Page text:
Fundamentally, we should be driving cars less. No, I haven’t lost my mind. Yes, I’m still very much a petrolhead. Cars are convenient, but personally, being stuck in traffic bottlenecks just isn’t worth the pain, so I usually cycle the fifteen miles to work and back in all weathers. I’d get just as wet, albeit a bit less sweaty, on a motorbike yet filtering through traffic takes just as much time and can be more dangerous when you’re sitting on top of an engine, but I think that inching forward in the car still isn’t worth it, personally.

I’m with Constable Crowcroft on this one; let’s get people cycling.

Firstly, it’s a very cost-effective way of reducing carbon emissions in the run up to Jersey’s aim to become carbon neutral. Secondly, it’ll reduce congestion on the roads which is excellent news for the car-driving elderley and disabled who are averse to or unable to use buses - not everybody lives on a bus route, after all. Thirdly, if the uptake is high enough, the knock-on effects of cycling when it comes to the population’s overall health will be hugely beneficial, not only on an individual level but also when it comes to reducing the strain on our health service. This means that funds and time can be redirected to those in greater need of care rather than people who could be suffering illnesses as a side-effect of not being as fit as they could be. With a road network tailored towards cyclists and potentially subsidies for e-bikes, means-tested to ensure that the public money required for such an initiative is used efficiently, of course, there’d be less cars on the road. In turn, this would mean safer roads for cyclists, less wear and tear on the road surfaces and, most importantly, cleaner air for everyone to breathe.

Of course, naysayers will cry that there are no shower or parking facilities where they work, but there are businesses already offering secure bicycle parking, lockers and shower facilities for £75 per month, which is £61 less than a month’s worth of paycards and an even bigger saving on a private parking space. That’s without taking into consideration fuel and servicing costs, which would be reduced by using your car less. Consider also that e-bikes can be purchased with interest-free credit and low monthly payments and you might even be able to save money by cycling to work, taking care of the school run on the way with the help of a child seat or two. Can’t balance all of your food shopping on your handlebars on the commute home? Why not take your car to work the one day you tick the weekly food shop off of your list, or take care of that on Saturday? Let’s face it, half of the island are probably already signed up to Hello Fresh and having their dinner ingredients delivered to their doorstep in any case.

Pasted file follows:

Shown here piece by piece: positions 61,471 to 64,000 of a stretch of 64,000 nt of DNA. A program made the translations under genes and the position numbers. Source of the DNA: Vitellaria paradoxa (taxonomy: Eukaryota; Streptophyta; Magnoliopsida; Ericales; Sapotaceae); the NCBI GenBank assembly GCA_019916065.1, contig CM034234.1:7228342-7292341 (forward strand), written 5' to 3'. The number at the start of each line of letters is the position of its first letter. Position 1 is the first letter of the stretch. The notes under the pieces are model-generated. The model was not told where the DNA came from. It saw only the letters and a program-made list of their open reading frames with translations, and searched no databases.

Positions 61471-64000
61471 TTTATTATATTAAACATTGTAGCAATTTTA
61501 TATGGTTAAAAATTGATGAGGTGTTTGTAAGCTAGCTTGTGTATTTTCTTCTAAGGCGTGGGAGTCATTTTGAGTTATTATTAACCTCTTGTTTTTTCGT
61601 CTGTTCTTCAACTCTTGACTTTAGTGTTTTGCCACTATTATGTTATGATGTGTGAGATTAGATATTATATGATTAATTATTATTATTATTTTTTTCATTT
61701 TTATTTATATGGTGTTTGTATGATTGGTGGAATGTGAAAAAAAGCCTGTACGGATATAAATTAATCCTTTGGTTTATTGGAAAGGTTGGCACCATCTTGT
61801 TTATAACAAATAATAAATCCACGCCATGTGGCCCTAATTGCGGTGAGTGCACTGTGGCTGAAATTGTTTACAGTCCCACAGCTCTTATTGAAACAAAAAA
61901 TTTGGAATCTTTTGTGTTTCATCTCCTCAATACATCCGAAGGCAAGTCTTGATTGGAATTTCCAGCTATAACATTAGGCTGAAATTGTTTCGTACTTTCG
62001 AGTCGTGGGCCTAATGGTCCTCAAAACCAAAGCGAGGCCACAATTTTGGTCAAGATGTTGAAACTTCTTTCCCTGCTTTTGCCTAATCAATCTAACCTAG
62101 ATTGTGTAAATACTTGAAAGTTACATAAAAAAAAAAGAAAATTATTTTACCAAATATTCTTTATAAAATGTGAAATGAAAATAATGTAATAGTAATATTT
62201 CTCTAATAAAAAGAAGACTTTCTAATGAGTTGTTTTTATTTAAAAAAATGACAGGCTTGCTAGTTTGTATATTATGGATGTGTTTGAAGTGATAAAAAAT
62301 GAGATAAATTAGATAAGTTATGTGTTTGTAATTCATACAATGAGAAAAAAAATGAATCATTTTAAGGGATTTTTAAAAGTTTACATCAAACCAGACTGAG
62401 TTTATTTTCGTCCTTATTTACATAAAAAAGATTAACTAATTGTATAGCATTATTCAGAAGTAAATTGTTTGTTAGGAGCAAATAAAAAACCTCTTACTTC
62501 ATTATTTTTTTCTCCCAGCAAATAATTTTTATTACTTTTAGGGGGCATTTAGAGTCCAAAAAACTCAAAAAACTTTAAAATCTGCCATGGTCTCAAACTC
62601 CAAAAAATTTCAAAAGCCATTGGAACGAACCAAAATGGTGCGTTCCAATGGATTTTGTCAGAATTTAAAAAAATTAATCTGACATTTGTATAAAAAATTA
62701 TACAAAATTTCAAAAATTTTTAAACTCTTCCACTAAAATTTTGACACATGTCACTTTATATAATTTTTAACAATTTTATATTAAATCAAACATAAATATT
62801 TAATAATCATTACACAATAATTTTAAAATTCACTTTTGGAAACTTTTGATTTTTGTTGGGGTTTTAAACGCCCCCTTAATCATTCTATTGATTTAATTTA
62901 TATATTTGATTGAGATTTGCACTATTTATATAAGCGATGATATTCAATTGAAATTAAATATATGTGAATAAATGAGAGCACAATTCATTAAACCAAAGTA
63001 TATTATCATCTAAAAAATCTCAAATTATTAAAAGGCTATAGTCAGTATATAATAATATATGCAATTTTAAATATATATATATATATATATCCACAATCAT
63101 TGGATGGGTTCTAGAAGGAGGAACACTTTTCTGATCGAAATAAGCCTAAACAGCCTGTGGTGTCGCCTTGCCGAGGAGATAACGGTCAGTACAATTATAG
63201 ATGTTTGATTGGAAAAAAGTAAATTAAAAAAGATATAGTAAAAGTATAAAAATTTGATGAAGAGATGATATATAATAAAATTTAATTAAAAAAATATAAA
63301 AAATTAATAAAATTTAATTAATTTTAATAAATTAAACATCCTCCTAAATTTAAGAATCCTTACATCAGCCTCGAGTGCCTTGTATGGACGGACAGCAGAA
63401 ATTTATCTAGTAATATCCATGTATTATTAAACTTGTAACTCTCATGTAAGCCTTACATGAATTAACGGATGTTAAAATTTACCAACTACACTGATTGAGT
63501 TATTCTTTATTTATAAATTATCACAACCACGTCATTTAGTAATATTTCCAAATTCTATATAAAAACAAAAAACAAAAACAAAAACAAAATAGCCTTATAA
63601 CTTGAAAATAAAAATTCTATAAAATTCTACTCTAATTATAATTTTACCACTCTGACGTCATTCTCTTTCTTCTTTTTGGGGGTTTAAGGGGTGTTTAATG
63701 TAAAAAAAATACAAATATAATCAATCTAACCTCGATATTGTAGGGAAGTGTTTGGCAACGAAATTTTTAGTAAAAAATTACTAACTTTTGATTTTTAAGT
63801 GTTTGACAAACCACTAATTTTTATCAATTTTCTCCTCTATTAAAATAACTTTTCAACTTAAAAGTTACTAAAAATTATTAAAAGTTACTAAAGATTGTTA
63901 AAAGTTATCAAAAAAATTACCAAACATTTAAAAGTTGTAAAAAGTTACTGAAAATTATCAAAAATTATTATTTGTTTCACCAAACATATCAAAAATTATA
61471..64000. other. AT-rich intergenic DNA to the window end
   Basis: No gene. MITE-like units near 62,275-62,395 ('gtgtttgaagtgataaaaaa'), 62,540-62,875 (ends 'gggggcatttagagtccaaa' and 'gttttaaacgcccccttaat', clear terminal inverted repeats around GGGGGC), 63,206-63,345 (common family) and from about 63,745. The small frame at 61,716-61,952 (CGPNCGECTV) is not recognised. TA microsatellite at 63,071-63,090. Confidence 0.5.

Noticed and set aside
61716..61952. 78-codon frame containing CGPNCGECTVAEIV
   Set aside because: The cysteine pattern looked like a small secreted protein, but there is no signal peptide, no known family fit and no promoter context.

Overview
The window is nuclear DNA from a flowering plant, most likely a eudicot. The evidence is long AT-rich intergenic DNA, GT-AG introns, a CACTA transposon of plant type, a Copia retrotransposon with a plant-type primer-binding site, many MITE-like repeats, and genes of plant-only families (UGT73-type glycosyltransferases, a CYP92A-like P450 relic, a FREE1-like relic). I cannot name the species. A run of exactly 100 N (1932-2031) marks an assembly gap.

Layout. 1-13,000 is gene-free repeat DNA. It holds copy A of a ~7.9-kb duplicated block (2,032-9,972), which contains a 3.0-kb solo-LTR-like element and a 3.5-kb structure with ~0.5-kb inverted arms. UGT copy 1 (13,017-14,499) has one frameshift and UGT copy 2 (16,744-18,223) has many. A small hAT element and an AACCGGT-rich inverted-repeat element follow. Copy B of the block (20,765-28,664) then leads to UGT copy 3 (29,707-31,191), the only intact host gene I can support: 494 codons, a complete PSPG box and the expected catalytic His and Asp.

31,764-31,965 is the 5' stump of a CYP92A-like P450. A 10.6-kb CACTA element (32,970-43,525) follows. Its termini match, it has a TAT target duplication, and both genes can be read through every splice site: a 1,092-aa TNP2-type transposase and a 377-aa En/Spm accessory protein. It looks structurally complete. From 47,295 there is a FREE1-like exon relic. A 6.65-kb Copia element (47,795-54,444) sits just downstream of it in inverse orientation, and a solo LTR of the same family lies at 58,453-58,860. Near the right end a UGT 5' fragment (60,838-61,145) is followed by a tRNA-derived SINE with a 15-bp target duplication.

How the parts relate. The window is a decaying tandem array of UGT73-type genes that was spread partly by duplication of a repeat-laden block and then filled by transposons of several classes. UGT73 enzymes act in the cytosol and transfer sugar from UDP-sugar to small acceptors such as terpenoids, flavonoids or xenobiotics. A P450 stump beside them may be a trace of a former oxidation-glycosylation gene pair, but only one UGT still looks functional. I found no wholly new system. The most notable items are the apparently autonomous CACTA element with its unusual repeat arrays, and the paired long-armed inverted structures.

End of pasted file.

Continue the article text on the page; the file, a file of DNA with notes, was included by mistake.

There’s a solution for every complaint that somebody who’d rather sit in traffic for nigh-on a couple of hours every day comes up with to avoid cycling, and having an excuse is fine - that’s their prerogative. But if we, as in humans as a collective entity, want to make an impact we’re all going to have to do our bit, and ultimately Jersey will likely eventually ban the sale of non-EVs after a certain date, as has been mandated in other countries already. For the avoidance of panic, that’s a ban on the sale of petrol and diesel cars, not a ban on the sale of petrol or diesel fuels. I’m by no means a die-hard environmentalist, but just happen to offset the carbon emissions from my love of hideously inefficient old cars and motorbikes (deal with it, Greta Thunberg) by covering at least 80% of my local road miles clipped-into the pedals of my pushbike. I’ll be the first to admit that it’s mainly because I can’t tolerate the boredom of traffic and live in fear of my car disintegrating if it gets wet, but if you’re not a convert already you should give it a try - it’s actually quite rewarding, whatever the weather.

*Pun very much intended.

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As featured in issue 165 of Gallery magazine published 1st August 2019. www.gallery.je
Words and images written and illustrated by Russ Atkinson (not to be reproduced without permission).
Making Sparks Fly
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Making Sparks Fly